This article was written by Carol.
Daisy was an English aristocrat who married into the immensely wealthy Prussian family of the Prince of Pless. During her lifetime she was famous for her beauty, wealth and for the memoirs that she published after the first World War. She was an early target of the paparazzi.
Daisy was born Mary Theresa Olivia Cornwallis -West, the daughter of Colonel Cornwallis-West and Mary “Patsy” Fitzpatrick, in 1873. She came from a long line of society beauties. Her maternal grandmother Olivia was banished by Queen Victoria from Buckingham Palace for flirting with Prince Albert and her mother was rumoured to have had an affair with the Prince of Wales (later King Edward VII) at the age of 16. Her brother George married first Jennie Churchill, and then the actress Mrs Patrick Campbell and her sister Shelagh married the Duke of Westminster.
In 1891 Daisy married after her first season, Hans Heinrich, Prince of Pless. The Pless family was one of the wealthiest families on the continent due to their coal mines in Silesia (now in Poland). At her wedding reception, Edward VII told her to “learn German and become a faithful subject of your adopted country.”
After that, her home was mainly the Castle of Pless, on an estate larger than an English county, or the 600 room country palace of Furstenstein. At 17, she was unprepared for the formality of a German court. She describes life at Furstenstein “as almost feudal” and to go from one room to another “a bell was rung, a servant opened the door, and a footman walked in front of me to wherever I wished to go.”
In 1923 she published the first volume of her memoirs “Daisy, Princess of Pless,” by herself. It covers the 26 years from her marriage to the end of World War I and is based on her diaries and letters. The first half of the book gives a glimpse of the glittering social life for the aristocracy before the war as she travelled from house party to house party, often in her personal train carriage. She spent the spring on the Riviera and New Years would find her at Chatsworth with the Duke and Duchess of Devonshire.
Among her correspondents and dinner partners were both King Edward VII of England and Kaiser Wilhelm of Germany, whose English mother on her deathbed had asked him to be kind to Daisy. As tensions grew between the two countries, Daisy’s diary shows her increasing anxiety and her attempts to smooth relations between the two.
The second half of the book covers the war years. When war came, Daisy was in a difficult position as an Englishwoman in Germany and her home; Castle Pless was used as the Headquarters of the German Armies in the East. She became a member of the Red Cross and worked as a nurse. She had the heartbreak of watching her son go off to war against her beloved England. Daisy was roundly criticized for her efforts on behalf of English prisoners and accused by many of being a spy. The book contains letters from the front from her husband, which give an interesting perspective on the progress of the war from the German point of view, which contrasts with Daisy’s perspective.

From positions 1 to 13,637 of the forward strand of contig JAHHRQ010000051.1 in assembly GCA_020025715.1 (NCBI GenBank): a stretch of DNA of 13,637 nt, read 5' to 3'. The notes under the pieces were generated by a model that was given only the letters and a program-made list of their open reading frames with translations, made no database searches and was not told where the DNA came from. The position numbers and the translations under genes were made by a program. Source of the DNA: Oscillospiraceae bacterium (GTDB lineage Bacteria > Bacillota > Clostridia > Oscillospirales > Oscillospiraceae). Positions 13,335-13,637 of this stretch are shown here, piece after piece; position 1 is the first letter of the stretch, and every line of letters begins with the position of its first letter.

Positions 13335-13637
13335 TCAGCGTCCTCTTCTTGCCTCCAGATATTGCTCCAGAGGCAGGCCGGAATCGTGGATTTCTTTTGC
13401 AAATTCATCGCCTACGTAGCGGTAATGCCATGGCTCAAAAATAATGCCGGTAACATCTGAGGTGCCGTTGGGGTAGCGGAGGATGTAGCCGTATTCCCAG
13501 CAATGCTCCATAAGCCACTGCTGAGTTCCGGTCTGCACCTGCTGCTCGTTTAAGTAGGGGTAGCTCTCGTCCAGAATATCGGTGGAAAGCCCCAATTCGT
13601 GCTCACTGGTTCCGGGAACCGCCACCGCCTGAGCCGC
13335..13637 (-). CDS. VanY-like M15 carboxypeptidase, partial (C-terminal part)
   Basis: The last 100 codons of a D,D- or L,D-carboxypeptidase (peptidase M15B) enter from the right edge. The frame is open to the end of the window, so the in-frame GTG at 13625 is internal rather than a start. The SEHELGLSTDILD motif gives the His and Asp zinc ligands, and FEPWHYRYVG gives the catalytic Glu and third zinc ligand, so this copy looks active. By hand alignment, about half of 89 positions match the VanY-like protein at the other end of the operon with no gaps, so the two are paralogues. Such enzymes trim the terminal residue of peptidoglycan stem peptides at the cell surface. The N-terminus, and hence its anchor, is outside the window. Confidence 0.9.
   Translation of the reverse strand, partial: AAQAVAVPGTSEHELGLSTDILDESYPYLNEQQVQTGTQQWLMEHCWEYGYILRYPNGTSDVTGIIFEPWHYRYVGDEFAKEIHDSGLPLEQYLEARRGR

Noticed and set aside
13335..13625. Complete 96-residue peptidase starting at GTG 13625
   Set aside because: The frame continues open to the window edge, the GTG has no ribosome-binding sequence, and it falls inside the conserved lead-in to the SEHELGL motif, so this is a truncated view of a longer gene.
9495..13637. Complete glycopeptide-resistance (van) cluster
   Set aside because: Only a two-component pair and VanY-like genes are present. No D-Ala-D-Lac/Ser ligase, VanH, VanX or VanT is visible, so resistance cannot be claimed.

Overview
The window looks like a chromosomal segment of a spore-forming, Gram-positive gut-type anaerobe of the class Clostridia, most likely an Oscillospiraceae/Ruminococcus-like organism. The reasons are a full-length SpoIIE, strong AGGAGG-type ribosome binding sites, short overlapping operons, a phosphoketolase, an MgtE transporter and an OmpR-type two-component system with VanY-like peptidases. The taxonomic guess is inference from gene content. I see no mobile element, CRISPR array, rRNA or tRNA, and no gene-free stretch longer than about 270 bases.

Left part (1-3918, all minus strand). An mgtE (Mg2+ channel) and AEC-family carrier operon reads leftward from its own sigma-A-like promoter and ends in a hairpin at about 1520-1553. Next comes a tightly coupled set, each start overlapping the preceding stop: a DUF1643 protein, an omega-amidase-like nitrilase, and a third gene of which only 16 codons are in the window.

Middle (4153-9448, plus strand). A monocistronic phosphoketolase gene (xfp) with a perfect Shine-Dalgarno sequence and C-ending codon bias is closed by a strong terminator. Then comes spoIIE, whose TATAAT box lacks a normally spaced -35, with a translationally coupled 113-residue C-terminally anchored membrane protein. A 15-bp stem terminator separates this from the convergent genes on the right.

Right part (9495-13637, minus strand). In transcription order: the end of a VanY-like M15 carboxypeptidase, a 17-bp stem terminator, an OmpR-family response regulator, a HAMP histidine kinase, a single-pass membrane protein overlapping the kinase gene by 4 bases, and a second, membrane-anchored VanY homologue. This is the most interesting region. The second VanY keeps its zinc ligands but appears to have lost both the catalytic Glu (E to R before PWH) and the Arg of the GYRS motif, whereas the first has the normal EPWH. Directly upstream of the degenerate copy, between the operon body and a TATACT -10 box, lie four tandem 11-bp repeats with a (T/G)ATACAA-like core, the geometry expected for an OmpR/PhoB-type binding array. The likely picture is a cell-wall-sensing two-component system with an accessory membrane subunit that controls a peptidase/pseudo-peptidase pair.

In reflecting on the war, she comments “although many highly-placed European personages were alive to the danger, no one did anything very definite to try to avert it. I think that the young of all succeeding generations will ask accusingly why we were so timid, inert and fatalistic.”
After the war, she and her husband divorced, and she moved to Munich. She was no longer comfortable at Furstenstein, where many of the populace had turned against her because she was English. Daisy, like many other aristocrats, wrote her memoirs as a means to earn money. They were quite successful due to the candour in which she describes English/German relations. She published two other volumes, Better Left Unsaid and What I Left Unsaid, although neither was as successful as her first.
I don’t know much about her last years but what I found on the internet painted a bleak picture. When war came again in 1939, she seems to have been in Poland. Her eldest son, Hans Heinrich was in England and her second son Leiko served in the Polish Armies of the West. Her youngest son Bolko (who had scandalously married his former step-mother) was arrested by the Gestapo and later died of injuries he received during that experience. In 1941 the Nazis seized Furstenstein partly due to unpaid taxes and partly in retaliation for her sons’ perceived treason. The Nazis constructed a series of tunnels under the castle.
She died in straitened circumstances in 1943. But that was not the end of the story. Her body has been moved several times. This appears to have been partly as a result of the Russian advance and also due to rumours that she had been buried with the famous Pless pearls, a string 22 feet long. Her grandson, the current Prince of Pless, has indicated that the pearls were sold in the mid-thirties. Her family has kept the current whereabouts of her grave secret so she may rest in peace.
For those who are interested in the aristocratic way of life at the turn of the century as well as in the history of WWI, this is a fascinating read about a fascinating life.
Daisy, Princess of Pless by Herself, E. P. Dutton & Co., 1923 (pdf)
Better Left Unsaid, E.P. Dutton, 1931
What I Left Unsaid, Cassell and Co., 1936